The Bitter  Network Administrator

A Website Dedicated to Computer Professional...and some not so Professional

Don’t trust those techies, Part 2
by Graham Parks

In Part 1 of this article I told you about the possible dangers of having engineers from outside your company working on your network. Of course, some of them are very good, but do not assume you have a good one until you have checked their work.

This time I want to tell you about something potentially far more serious than the trouble I had with the phone company.

In the summer of 2000 I was working as a contractor for a rapidly expanding company. A brand new database system had been ordered and it duly arrived. A big black IBM box with four Xeon processors, 14 x 9Gb SCSI drives, 1 Gb RAM and a UPS that took two of us to lift. Oooh, new toy to play with!

A day or so later an engineer came from the database company to carry out the final configuration. After several hours he announced that he was finished. My curiosity was immediately aroused. The engineer had spent only a very few minutes with our I.T. manager. How had he configured the required users groups and NTFS permissions? When I had some time with nobody else around I inspected the new database and discovered the answer. ALL share and NTFS permissions were set to Everyone - Full Control. I could not believe they had used the Everyone group for the whole database, even using the Authenticated Users group would have been an improvement. As it was, if anyone managed to access the network then they would have full access to the database, they would not even have to hack into a user account. This amounts to leaving your home with the front door wide open and a big sign outside saying “Come in and help yourself”.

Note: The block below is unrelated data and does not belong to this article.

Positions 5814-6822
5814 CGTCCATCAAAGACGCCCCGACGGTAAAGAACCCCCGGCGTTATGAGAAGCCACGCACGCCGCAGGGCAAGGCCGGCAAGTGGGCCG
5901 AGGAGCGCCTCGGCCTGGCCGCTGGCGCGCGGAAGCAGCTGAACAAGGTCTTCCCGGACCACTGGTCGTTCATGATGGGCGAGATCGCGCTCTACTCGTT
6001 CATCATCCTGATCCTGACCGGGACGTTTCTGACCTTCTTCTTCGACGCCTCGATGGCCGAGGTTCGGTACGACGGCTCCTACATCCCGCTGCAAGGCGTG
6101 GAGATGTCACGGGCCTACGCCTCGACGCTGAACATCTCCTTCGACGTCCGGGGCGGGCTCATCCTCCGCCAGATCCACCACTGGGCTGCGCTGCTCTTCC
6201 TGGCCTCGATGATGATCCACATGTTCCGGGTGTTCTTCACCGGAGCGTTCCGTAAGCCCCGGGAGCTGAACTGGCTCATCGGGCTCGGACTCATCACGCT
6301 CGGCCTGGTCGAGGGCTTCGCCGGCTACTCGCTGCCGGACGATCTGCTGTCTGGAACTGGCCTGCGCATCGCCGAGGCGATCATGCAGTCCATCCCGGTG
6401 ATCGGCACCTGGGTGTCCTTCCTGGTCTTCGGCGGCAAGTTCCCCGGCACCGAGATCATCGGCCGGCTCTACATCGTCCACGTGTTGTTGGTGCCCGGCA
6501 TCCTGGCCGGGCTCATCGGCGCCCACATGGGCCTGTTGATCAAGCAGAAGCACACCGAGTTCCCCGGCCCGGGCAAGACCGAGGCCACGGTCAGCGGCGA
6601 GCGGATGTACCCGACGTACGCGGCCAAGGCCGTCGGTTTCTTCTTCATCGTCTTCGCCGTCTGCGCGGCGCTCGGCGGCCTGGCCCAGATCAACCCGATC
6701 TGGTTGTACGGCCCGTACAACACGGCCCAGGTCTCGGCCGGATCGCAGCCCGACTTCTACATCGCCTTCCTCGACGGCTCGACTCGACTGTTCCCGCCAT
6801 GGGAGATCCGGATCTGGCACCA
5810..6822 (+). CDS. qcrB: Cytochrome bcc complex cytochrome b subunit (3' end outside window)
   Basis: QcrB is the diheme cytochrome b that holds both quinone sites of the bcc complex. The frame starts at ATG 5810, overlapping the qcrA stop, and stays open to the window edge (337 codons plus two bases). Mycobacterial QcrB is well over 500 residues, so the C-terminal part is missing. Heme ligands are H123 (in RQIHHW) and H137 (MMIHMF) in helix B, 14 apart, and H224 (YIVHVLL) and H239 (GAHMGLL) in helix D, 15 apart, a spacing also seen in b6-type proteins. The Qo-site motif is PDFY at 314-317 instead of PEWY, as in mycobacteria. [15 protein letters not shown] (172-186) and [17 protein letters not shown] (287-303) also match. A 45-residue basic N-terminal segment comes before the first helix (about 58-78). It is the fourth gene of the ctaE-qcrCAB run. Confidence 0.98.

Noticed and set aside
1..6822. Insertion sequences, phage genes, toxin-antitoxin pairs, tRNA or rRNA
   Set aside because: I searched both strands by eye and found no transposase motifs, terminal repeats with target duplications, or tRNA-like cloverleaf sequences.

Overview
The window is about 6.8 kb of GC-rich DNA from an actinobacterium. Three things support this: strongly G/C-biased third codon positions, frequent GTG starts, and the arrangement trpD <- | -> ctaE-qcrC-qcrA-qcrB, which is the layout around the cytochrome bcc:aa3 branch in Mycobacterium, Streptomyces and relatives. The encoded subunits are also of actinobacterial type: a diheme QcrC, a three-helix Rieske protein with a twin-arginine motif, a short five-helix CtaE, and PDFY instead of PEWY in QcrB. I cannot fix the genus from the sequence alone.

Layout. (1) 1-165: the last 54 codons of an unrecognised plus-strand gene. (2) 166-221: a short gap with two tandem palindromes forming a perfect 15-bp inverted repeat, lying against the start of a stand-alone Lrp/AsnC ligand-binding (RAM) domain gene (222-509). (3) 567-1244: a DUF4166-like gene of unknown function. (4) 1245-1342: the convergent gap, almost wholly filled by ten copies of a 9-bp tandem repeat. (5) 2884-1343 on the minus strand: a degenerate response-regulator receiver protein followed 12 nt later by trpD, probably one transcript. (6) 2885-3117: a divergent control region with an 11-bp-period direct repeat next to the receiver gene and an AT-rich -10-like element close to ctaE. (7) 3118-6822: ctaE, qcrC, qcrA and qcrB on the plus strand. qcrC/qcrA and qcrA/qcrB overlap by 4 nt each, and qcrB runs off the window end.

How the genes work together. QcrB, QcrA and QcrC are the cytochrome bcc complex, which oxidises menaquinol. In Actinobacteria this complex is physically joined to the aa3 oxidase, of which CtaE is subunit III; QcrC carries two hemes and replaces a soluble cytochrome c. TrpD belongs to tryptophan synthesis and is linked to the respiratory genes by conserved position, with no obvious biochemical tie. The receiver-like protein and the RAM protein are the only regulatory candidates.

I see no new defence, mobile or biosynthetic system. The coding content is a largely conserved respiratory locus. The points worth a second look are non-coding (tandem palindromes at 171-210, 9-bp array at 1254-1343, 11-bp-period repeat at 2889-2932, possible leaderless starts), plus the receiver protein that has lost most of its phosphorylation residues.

I reported all of this to the I.T. manager who at first, to my dismay, did not seem to realise the size of the problem. I persisted and he contacted the database company. Their answer was “It’s your domain, access permissions are nothing to do with us”. So I asked how we were supposed to know which areas of the database should be set to what level i.e. change, read only or no access. They repeated their original answer. I got a bit annoyed at this point and repeated my question and elaborated a bit in case they had misunderstood my concerns. This time they told us that all the database files were accessed via hidden shares, so no setting of permissions was necessary. Oh really!!!!

I realised then that the database company had little or no understanding of NT4 security or just did not take it seriously. I then got my second big surprise when the I.T. manager agreed with the database company that it was our problem. I tried to object, but as a contractor it really was not my place to take this any further. I had done my job and raised the issue, if the company decided that I was wrong, it was their problem.

A week or so later a user deleted a whole directory full of database script files and a large part of the database stopped working. I did not say, “Told you”, but I did think it. Even this did not make the I.T. manager rethink his position. He may not have wanted to publicly acknowledge his mistake or maybe he still did not realise I was right. Whatever the reason the only action taken was to restore the scripts from the backup tapes and warn the users to be more careful.

For all I know that database is still the same today, wide open to anyone with any level of access to the network.

I think a degree of the blame for this sort of incident must be placed on Microsoft. NT4 in its default “out of the box” state is very insecure. Microsoft made little information easily available on how to secure NT4. Most of what I learnt was from third party sources.

So secure those servers. Remember whose arse will get kicked if you get hacked or something goes wrong. [Sarcasm on] Of course the company I was working for will never get hacked. Those hidden shares will foil attackers completely. [Sarcasm off]